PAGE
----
Is there no end to the barbarism? Reports from Syrian media in the week before Christmas indicate that it was an explosive device wrapped around a 7-year-old Muslim girl that detonated inside a police station in Damascus, wounding three police officers. The 7-year-old died, the bomb having been detonated by remote control by accompanying jihadists standing outside the station.
That Dec. 16 attack was among the least noted of a brutal string of events that included the cold-blooded assassination of Russia’s ambassador to Turkey, Andrey Karlov, on Dec. 19, and, later that day, an attack on a Christmas market in Berlin, which killed 12 and injured dozens more.
The events have kept Pope Francis busy. In a message to Vladimir Putin, the Holy Father said he was “saddened” to learn of the death of Karlov and “sends condolences to all who mourn his loss.” He assured Putin and all people of the Russian Federation “of his prayers and spiritual solidarity.” To Archbishop Heiner Koch of Berlin, Pope Francis denounced “the terrible act of violence” and said he joined all men and women of goodwill in their efforts to end “the murderous folly of terrorism.”
We also witnessed the continued destruction of Aleppo, Syria, that seems to have led, thankfully, to the mostly safe, if brutally mismanaged, evacuation of the remainder of civilians. Many of the evacuees are injured children, malnourished and with broken bones.
With a week such as this one — and some may say, with a year such as 2016 — it can be difficult to look forward to a new year with hope. Yet Pope Francis reminded us in a recent general audience that hope was made manifest in the world with the birth of Our Savior, Jesus Christ, and that our hope remains in him today.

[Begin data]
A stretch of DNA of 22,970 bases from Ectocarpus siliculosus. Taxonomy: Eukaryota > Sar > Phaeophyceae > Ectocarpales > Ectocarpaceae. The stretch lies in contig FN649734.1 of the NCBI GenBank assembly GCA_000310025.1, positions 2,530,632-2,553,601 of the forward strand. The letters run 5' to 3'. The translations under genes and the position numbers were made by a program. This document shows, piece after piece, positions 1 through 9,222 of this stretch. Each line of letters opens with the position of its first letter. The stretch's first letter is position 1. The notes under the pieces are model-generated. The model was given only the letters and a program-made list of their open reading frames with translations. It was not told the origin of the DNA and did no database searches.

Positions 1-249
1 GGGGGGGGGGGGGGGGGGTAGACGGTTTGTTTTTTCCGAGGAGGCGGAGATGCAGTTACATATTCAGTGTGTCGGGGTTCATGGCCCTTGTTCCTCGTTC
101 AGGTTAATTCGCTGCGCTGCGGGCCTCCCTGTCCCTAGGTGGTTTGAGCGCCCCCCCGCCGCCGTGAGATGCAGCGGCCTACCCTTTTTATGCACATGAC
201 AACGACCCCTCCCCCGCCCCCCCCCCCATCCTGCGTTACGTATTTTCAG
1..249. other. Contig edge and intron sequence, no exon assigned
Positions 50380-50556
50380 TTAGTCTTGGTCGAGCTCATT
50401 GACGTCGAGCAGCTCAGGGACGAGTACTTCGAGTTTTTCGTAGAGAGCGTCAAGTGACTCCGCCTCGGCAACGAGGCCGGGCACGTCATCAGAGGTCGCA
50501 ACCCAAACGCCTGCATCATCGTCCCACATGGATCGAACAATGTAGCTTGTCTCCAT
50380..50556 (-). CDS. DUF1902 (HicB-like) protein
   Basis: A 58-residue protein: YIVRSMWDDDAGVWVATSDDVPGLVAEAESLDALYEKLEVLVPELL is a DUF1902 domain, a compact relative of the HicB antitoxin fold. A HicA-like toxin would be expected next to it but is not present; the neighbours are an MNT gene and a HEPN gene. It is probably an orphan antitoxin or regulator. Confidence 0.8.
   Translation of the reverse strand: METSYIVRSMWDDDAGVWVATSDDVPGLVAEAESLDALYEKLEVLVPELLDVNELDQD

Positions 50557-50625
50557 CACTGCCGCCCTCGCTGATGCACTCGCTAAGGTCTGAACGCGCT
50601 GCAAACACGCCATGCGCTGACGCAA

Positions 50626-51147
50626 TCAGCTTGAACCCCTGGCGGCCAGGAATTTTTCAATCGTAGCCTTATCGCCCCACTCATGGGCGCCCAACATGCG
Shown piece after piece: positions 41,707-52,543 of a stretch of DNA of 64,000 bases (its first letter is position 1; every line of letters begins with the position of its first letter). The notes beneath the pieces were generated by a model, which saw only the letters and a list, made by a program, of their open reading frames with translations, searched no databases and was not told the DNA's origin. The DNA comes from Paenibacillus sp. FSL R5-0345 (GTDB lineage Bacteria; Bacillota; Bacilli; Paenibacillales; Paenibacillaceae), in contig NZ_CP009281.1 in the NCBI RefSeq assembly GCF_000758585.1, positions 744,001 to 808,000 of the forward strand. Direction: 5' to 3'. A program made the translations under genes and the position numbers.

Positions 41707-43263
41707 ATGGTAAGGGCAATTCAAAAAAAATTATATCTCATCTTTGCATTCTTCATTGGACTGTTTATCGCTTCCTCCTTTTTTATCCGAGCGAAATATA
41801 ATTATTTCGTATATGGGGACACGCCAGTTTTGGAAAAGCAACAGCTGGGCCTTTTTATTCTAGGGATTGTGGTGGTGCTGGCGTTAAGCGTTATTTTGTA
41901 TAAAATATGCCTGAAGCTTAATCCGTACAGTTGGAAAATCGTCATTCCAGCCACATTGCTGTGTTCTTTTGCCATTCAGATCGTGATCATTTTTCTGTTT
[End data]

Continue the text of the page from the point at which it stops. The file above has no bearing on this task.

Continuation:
“By fulfilling his promises and sending his Son, born of the Virgin Mary, God established his kingdom on this earth and directed our hope to eternal life,” Pope Francis said Dec. 21. “This hope is realistic and reliable; it is a hope that redeems and saves, for Christ, by coming in the flesh, has opened the way for us to ascend to the Father.”
This hope can be easy for us to overlook, particularly during dark times. But Pope Francis encouraged us, like Mary, Joseph and the shepherds and angels in Bethlehem, to “open our hearts to the Good News of the Savior’s birth and renew our hope in the kingdom of justice, peace and holiness that he came to bring.”
As we enter into a new year, despite the difficulties of life and culture, and the uncertainty of the future, what if each of us answered this call and pledged to be a bit more hopeful? Perhaps this means speaking more positively and avoiding cynicism. Perhaps it means engaging in constructive actions of service instead of descending into worry. Perhaps it means praying more, particularly in the presence of the Blessed Sacrament, our Hope.
Life is not easy, but Jesus Christ our Hope always is here for us, residing in our hearts if we only let him in. As we end this Christmas season and prepare to enter the Ordinary Time of a new year, let us do so with hearts full of hope and the desire to make that hope manifest to the world.
Editorial Board: Greg Willits, editorial director; Gretchen R. Crowe, editor-in-chief; Don Clemmer, managing editor